Concerns Over Impacts of Mozambique’s Field Testing of GM Maize


Dear Friends and Colleagues

Concerns Over Impacts of Mozambique’s Field Testing of GM Maize

Following its ratification of the Cartagena Protocol on Biosafety in 2003, Mozambique put in place a biosafety legal framework in 2005, which restricted the commercial import of genetically modified organisms (GMOs) for food, feed and processing, and import for the cultivation of genetically modified (GM) seed.

However, due to the influence of regional Green Revolution policies and programmes, the Mozambican government is now promoting policies that apparently favour the use of modern and mechanised agriculture and private sector inputs, such as GM seeds and synthetic fertilisers. This shift has resulted in the government reviewing the country’s biosafety framework and replacing it with new legislation that allows field trials of GM crops and the importation of GMOs commercially for food, feed and processing.

A new report provides an analysis of these changes focusing on the Monsanto/Gates Foundation’s Water Efficient Maize for Africa (WEMA) project. Initially WEMA’s goal was to introduce drought-tolerant maize into five African countries, including Mozambique; however, Monsanto’s Bt technology was included in the project in 2011. Trials involving both Bt and GM drought-tolerant maize have been authorised to be tested by the WEMA project in Mozambique. In relation to the Bt maize trials, the Cry1Ab technology has been ‘donated’ by Monsanto to the WEMA project. This is an old throwaway technology, now discontinued in South Africa, where pest resistance has been widely reported. Trials of Bt maize started in Chókwè in February 2017 and trials of the GM drought-tolerant maize will commence in June/July 2017.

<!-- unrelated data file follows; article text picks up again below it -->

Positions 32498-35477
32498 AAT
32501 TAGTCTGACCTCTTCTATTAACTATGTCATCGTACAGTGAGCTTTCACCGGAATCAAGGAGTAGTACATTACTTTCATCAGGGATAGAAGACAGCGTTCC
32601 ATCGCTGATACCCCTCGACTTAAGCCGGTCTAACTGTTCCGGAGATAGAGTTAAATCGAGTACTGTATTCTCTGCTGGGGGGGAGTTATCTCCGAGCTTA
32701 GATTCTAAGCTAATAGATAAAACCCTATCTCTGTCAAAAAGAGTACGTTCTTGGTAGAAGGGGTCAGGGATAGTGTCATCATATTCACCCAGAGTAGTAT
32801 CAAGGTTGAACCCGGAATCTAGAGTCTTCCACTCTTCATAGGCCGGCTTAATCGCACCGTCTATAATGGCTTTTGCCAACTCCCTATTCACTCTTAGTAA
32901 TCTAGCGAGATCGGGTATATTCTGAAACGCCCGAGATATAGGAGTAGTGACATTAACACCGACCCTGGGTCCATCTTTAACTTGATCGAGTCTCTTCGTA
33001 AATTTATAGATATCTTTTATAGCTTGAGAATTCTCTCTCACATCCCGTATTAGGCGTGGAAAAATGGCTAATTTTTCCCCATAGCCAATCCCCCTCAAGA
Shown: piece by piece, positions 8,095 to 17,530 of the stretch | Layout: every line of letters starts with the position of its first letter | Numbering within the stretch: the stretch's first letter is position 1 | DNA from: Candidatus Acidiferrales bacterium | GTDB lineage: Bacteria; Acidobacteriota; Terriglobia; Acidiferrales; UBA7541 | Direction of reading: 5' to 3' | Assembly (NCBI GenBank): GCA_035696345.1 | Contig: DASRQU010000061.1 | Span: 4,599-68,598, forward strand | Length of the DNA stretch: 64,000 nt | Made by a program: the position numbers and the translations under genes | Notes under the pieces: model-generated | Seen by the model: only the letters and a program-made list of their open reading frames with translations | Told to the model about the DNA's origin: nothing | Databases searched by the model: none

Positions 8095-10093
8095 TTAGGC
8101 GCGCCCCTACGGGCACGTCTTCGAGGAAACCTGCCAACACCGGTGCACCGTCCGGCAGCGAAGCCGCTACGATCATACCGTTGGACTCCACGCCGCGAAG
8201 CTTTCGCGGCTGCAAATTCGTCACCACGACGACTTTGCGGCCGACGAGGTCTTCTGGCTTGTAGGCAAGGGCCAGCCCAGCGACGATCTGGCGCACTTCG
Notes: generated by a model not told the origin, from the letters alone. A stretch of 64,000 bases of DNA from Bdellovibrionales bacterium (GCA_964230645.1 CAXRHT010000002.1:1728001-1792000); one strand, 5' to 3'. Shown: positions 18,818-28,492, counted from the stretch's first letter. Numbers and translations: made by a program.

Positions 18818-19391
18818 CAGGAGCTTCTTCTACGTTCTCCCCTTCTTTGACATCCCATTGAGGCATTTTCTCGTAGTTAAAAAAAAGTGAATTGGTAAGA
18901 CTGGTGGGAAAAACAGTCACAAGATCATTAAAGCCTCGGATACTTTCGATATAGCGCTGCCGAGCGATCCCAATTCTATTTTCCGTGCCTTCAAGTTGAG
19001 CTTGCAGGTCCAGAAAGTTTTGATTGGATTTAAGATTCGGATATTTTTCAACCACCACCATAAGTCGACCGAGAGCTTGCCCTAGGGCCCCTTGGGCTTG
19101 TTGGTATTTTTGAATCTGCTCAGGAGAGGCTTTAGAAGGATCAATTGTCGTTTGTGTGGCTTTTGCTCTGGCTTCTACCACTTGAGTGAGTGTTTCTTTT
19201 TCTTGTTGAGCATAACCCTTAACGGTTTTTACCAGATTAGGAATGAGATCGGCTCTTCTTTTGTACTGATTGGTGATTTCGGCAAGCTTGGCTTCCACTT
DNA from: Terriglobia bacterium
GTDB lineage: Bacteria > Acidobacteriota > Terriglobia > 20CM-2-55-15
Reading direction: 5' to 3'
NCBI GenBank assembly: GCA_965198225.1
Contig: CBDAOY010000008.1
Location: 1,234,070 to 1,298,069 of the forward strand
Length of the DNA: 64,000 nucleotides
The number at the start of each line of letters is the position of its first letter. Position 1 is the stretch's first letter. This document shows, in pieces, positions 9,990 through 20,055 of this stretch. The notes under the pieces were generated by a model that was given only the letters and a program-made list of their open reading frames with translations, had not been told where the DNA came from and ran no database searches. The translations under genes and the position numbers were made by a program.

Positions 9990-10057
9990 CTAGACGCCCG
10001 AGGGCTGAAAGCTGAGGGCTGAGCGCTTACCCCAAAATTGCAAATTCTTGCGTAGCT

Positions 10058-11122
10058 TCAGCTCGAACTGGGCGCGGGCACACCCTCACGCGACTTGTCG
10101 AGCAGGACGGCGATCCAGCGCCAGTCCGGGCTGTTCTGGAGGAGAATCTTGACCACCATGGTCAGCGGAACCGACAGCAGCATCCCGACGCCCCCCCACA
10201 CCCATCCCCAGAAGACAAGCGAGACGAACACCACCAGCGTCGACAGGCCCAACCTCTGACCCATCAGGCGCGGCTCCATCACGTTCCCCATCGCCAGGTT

The report warns that these changeswill reduce vital biosafety risk assessment procedures and diminish liability on GMO producers in the event of damage occurring, as well as entrench smallholders in an ecologically unsustainable and socially inequitable agricultural system over which they will have little control. For instance, GMO crops will likely result in a decrease in seed diversity and farmers will not be able to sow farm-saved seed. As such, the implications for farmer managed seed systems in Mozambique will be far-reaching.

The report calls for greater cohesion within civil society in Mozambique to engage both farmers and decision-makers about alternative farming systems that are socially just, ecologically sustainable and climate resilient. Due to the health and environmental impacts driven by the GMO push, the report calls on the government to foster investments and support small-scale farmers in sustainable and agro-ecological techniques in order to increase productions and productivity, maximize food security and face climate change.

The full report can be downloaded from:

With best wishes,

Third World Network
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